No other recognitions tonight.
Glenn Pulliam introduced Bob Trausch and Charles Withuhn of the Chico Housing Action Team (CHAT). The have been building small home for the homeless. They pointed out that the homeless problem (even before the Camp Fire) is the result of the cost of housing going up much faster that income. It is actually more economical to provide the small houses than the cost of the homeless to the community. The have built 26 of such homes and are now planning 33 more in Simplicity Village. Most of these houses are little more than a bedroom, without bathrooms. The occupants will use communal bathroom facilities.
Must Be Present to Win Drawing:
Ravi Saip drew Steve Plume’s name. He was present to win.
From Rotary International
The lack of access to clean water, sanitation facilities, and hygiene resources is one of the world’s biggest health problems — and one of the hardest to solve.
Rotary has worked for decades to provide people with clean water by digging wells, laying pipes, providing filters, and installing sinks and toilets. But the biggest challenge has come after the hardware is installed. Too often, projects succeeded at first but eventually failed.
Across all kinds of organizations, the cumulative cost of failed water systems in sub-Saharan Africa alone is estimated at $1.2 billion to $1.5 billion, according to data compiled by the consulting firm Improve International.
Rotary projects used to focus on building wells, but Rotary started to focused on hygiene education projects, which have a greater impact.
Rusted water pumps and dilapidated sanitation facilities are familiar sights in parts of Africa, South America, and South Asia — monuments to service projects that proved unsustainable. A 2013 review by independent contractor Aguaconsult cited these kinds of issues in projects Rotary carried out, and the review included an focus on sustainability to help plan more effective projects.
That’s one factor in why Rotary has shifted its focus over the past several years to emphasize education, collaboration, and sustainability.
With Rotary Foundation global grants, a dedicated Rotarian Action Group, and a partnership with the U.S. Agency for International Development (USAID), Rotary’s water, sanitation, and hygiene, or WASH, programs are achieving greater, longer-lasting change.
“All Rotary water and sanitation projects are full of heart and well-intentioned, but many of them didn’t always meet the actual demands of the community,” says F. Ronald Denham, a founding member and chair emeritus of the Water and Sanitation Rotarian Action Group. The group, formed in 2007, stresses a needs-based approach and sustainability in projects.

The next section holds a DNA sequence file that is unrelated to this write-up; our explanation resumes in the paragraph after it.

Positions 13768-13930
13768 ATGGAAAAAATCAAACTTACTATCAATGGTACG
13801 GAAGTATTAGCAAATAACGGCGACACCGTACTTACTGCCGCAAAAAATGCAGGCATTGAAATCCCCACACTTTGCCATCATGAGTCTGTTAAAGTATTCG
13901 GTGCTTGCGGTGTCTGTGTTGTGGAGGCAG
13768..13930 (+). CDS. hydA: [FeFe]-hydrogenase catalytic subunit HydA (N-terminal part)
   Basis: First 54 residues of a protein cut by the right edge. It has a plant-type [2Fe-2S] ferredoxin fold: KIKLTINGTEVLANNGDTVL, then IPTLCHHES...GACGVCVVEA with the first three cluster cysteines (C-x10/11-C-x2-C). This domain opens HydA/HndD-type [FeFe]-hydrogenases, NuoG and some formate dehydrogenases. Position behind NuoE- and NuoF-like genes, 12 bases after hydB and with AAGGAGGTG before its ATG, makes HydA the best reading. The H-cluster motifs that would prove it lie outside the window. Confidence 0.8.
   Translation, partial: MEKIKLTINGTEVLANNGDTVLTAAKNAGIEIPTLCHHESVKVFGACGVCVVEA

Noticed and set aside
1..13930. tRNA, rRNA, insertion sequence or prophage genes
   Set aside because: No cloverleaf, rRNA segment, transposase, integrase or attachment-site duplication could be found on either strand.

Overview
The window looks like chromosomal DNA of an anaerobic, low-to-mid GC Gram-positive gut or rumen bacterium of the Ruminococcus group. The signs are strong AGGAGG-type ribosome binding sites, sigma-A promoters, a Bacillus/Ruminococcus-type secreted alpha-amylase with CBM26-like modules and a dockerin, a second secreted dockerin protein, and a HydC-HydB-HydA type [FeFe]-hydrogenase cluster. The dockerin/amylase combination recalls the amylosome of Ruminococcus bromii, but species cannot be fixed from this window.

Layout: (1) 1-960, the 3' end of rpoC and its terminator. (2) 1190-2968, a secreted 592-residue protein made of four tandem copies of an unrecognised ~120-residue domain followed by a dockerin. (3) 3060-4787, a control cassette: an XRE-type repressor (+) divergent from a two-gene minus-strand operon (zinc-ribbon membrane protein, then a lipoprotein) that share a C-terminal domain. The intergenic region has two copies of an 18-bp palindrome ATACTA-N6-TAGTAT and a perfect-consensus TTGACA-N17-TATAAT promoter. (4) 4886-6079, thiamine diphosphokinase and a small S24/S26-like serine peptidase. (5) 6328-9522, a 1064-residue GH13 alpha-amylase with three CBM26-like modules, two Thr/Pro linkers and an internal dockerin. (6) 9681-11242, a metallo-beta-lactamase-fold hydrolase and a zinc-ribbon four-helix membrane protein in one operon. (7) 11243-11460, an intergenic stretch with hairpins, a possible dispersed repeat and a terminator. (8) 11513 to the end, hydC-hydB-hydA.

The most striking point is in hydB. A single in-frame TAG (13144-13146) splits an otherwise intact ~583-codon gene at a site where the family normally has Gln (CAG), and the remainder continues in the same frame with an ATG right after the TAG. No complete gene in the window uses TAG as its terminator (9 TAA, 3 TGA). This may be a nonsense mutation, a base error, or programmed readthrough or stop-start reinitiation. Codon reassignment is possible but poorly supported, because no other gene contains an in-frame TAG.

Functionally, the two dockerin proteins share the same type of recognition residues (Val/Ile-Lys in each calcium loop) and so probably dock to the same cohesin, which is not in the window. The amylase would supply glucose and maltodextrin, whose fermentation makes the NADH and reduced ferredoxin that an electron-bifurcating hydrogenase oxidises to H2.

In the past, equipment and facilities were usually installed properly and received well, but the local ownership, education, and sustainability were sometimes lacking. Communities often did not receive enough support to manage the projects independently for the long term.
One obstacle to sustainability: the ongoing human involvement that’s required.
Rotary members, by their nature, are volunteers. “Like everyone else, Rotarians have priorities like work and family,” says Denham, who has worked with clubs on water, sanitation, and hygiene issues for more than 30 years and led projects in Ethiopia, Ghana, India, Kenya, and Uganda.
Speaking of the Rotary members who work to make improvements in their own communities, he says, “It’s difficult for host clubs, for instance, to manage WASH projects long-term,” especially if the projects have complex technical components. “We’re extremely dedicated, but we need help. Reaching out is essential to our success.”
Community engagement, community ownership
That success now increasingly depends on collaborations with organizations that provide complementary resources, funding, technology, contacts, knowledge of a culture, and other expertise.
Rotary members work with local experts to make sure projects fit a local need and are sustainable. Educators Mark Adu-Anning, left, and John Kwame Antwi work with engineer Jonathan Nkrumah, center, Rotary member Vera Allotey, and Atekyem Chief Nana Dorman II on a sanitation projects in in Ghana.
“Clubs need to better engage with the community, its leaders, and professional organizations,” Denham says. “More important, we need to understand the needs of the community. We can’t assume or guess what’s in their best interest.”
The Rotary Foundation has learned over time that community engagement is crucial to making long-term change. It now requires clubs that apply for grants for some projects in other countries to show that local residents have helped develop the project plan.
The community should play a part in choosing which problems to address, thinking of the resources it has available, finding solutions, and making a long-term maintenance plan.
No project is successful, Denham says, unless the local community ultimately can run it.
In 2010, his club, the Rotary Club of Toronto Eglinton, Ontario, Canada, became the lead international partner in a water and sanitation program in the Great Rift Valley of Kenya, where clean water is scarce.
When initial groundwater tests revealed high levels of fluoride, the sponsor clubs changed their plan to dig shallow boreholes. Given what they learned, rainwater collection was a safer approach.
The Rotary Club of Nakuru, Kenya, the local host club, now provides materials and teaches families how to build their own 10,000-liter tanks. Each family is responsible for the labor and maintenance. With a $50 investment, a family can collect enough water to get through the dry season.
To date, the project has funded the construction of more than 3,000 tanks, bringing clean water to about 28,000 people. Family members no longer have to walk several miles per day to collect water, a task that often fell to women and children.